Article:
will keep you
entertained! These true stories below are about personal encounters or
memories of life on the farm when the writers were just knee-high to
grasshoppers. Some are just simple farm stories where people are
recounting their experiences and recalling memories, often quite
humorously. These are ordinary people like you and me.
There are farm stories in each and
every one of us. Why don't you claim your little slice of fame and
write your own farm story for our website? These people below have, why
don't you? Visit our
Farming Stories submission form. All you have
to do is type -
it's as easy as that! Enjoy our sometimes serious and also funny
stories and hopefully they will leave you inspired to send us one or
two of your own!
Aunt Ruth and the Ginger Snap Cookie Incident
Author: Dennis Copson
We grew up in the 1940's and '50's on a
small dairy and chicken farm in Belfast, Maine. 'We' being my two
brothers and three cousins. Times there were hard. Farming in those
days, as I suspect it is now, was an austere life. Lots of hard work
with little compensation. I think the people who bought our milk and
chickens made the money. The small farmer seldom benefited then and I
doubt they are doing much better today.
There wasn't a lot of money for extras
or store - bought things especially sweets like cookies, cakes, or
pies. Things that kids love. Not to worry. We were blessed to have as
our aunt one of the finest - maybe THE finest - bakers of such things
as there was in the 'kind old state' of Maine if not the entire New
As a girl growing up on a farm in
Minnesota to a good Catholic family this meant I came from a family
with lots of kids. There was always something to do on the farm.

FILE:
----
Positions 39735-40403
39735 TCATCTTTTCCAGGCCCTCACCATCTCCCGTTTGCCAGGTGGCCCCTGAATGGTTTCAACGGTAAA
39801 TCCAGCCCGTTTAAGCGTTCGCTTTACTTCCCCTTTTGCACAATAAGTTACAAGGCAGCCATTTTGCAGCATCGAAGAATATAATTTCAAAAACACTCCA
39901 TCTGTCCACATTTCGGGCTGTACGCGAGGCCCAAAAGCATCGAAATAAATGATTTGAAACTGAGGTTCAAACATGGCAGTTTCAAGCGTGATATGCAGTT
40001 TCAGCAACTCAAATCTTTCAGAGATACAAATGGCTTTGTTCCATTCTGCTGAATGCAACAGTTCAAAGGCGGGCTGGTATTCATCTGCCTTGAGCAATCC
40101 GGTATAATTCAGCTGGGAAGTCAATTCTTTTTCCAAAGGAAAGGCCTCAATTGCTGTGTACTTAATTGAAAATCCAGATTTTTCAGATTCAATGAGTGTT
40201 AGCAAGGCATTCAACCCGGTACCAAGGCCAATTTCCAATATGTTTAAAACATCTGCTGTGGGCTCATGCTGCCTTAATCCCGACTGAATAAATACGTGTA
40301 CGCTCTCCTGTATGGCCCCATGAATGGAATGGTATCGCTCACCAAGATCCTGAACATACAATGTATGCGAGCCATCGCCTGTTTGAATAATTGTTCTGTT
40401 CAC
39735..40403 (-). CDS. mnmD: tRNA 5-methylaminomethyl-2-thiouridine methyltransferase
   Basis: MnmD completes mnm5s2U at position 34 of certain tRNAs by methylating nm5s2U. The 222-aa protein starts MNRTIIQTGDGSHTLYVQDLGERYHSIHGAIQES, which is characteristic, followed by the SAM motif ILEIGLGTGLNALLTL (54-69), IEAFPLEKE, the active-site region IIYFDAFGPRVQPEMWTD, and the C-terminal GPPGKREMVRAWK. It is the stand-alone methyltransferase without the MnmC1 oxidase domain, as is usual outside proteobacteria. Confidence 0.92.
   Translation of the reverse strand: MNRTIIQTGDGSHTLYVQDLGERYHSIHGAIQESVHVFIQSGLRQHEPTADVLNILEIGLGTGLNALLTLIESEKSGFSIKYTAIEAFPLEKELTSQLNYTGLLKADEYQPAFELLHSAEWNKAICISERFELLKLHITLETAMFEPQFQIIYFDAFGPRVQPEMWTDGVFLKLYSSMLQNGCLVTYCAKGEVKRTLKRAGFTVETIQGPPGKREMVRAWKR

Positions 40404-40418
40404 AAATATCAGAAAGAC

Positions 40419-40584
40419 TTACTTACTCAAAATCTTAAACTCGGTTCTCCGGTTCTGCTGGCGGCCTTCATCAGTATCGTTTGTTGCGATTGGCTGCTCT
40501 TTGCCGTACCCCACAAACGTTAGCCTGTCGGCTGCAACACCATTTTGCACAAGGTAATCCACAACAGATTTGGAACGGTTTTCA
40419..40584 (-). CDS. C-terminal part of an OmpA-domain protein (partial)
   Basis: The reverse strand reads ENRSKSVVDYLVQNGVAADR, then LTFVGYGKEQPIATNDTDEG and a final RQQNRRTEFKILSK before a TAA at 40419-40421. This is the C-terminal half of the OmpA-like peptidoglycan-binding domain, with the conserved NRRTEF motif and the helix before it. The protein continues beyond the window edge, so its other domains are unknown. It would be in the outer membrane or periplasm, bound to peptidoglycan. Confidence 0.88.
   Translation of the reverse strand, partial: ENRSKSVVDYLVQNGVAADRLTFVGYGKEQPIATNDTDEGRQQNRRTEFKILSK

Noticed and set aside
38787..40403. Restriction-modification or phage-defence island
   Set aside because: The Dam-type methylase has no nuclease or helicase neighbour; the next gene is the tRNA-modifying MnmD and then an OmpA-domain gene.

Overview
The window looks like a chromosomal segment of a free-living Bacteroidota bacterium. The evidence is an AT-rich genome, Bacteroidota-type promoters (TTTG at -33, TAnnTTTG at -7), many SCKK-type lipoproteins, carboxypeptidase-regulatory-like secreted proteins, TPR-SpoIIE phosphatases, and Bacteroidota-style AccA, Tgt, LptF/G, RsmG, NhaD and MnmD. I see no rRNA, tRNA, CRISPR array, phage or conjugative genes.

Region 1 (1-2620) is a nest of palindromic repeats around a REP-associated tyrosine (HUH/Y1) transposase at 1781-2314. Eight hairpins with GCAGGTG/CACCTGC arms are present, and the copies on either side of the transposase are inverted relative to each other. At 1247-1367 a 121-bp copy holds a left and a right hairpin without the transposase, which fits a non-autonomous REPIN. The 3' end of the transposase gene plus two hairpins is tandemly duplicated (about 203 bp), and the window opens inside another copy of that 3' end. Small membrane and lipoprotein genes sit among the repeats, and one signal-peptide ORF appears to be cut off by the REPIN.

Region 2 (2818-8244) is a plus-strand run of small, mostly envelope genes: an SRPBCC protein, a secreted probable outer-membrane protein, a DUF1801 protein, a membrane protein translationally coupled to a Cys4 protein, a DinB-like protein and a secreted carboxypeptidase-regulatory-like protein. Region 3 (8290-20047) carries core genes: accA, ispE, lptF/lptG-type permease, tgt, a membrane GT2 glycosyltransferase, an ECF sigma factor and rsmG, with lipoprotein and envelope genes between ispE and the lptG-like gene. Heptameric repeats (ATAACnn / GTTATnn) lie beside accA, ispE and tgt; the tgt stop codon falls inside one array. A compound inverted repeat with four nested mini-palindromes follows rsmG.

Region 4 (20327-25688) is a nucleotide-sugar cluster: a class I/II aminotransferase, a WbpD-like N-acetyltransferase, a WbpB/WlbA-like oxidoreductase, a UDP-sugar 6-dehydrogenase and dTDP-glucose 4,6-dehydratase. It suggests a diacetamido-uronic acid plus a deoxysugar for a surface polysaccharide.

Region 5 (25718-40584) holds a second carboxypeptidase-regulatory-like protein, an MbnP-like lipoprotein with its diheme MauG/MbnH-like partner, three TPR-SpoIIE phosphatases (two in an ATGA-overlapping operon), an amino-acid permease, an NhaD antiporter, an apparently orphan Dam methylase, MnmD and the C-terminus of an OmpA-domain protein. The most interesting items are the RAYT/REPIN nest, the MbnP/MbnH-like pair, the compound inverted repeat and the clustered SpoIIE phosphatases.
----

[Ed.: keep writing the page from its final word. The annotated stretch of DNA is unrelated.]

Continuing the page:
In the winter there was running out and
feeding the cows and pigs. Picking eggs from the chickens. Then there
was always the problem of getting the snow out of the driveway so we
can catch the bus for school and when you have 1/4 mile driveway it
Growing up on a farm is one of the
advantages of the lifestyle for Peter and Amy Gieseke, who were named
the Watonwan County Farm Family of the Year.
For instance, their three-year-old
Carter learns from what he sees on the farm. "I found an orange
spider," he yelled last Wednesday to whoever is in earshot, as he
inspected the portable teeter-totter that Peter played on when he was a
child. As his brother Clay came over to look at it,...
FARMING STORIES: Agriculture — Bigger
Than You Think
Author: Kaitlin Weist
Agriculture is a word many people use,
but do they really know what agriculture means? Do they know what
agriculture involves? Do they know how important it is to our country
and how it impacts each of our lives?
The work of cultivating soil, producing
crops, and raising livestock is the definition of agriculture
("Agriculture"). The goods produced and the means by which they are
created vary greatly. Agriculture has been an essential part of
American life since the foundation of our country. However, many people
do not realize that many aspects of human life depend on the numerous
types of agriculture.
My passion for horses goes back to my early childhood in a
small town near the Great Lakes. If there was anything to do with a
horse, I was fascinated and totally spellbound always in total awe of
these beautiful magnificent creatures.
I loved the way they walked, in total control and I watched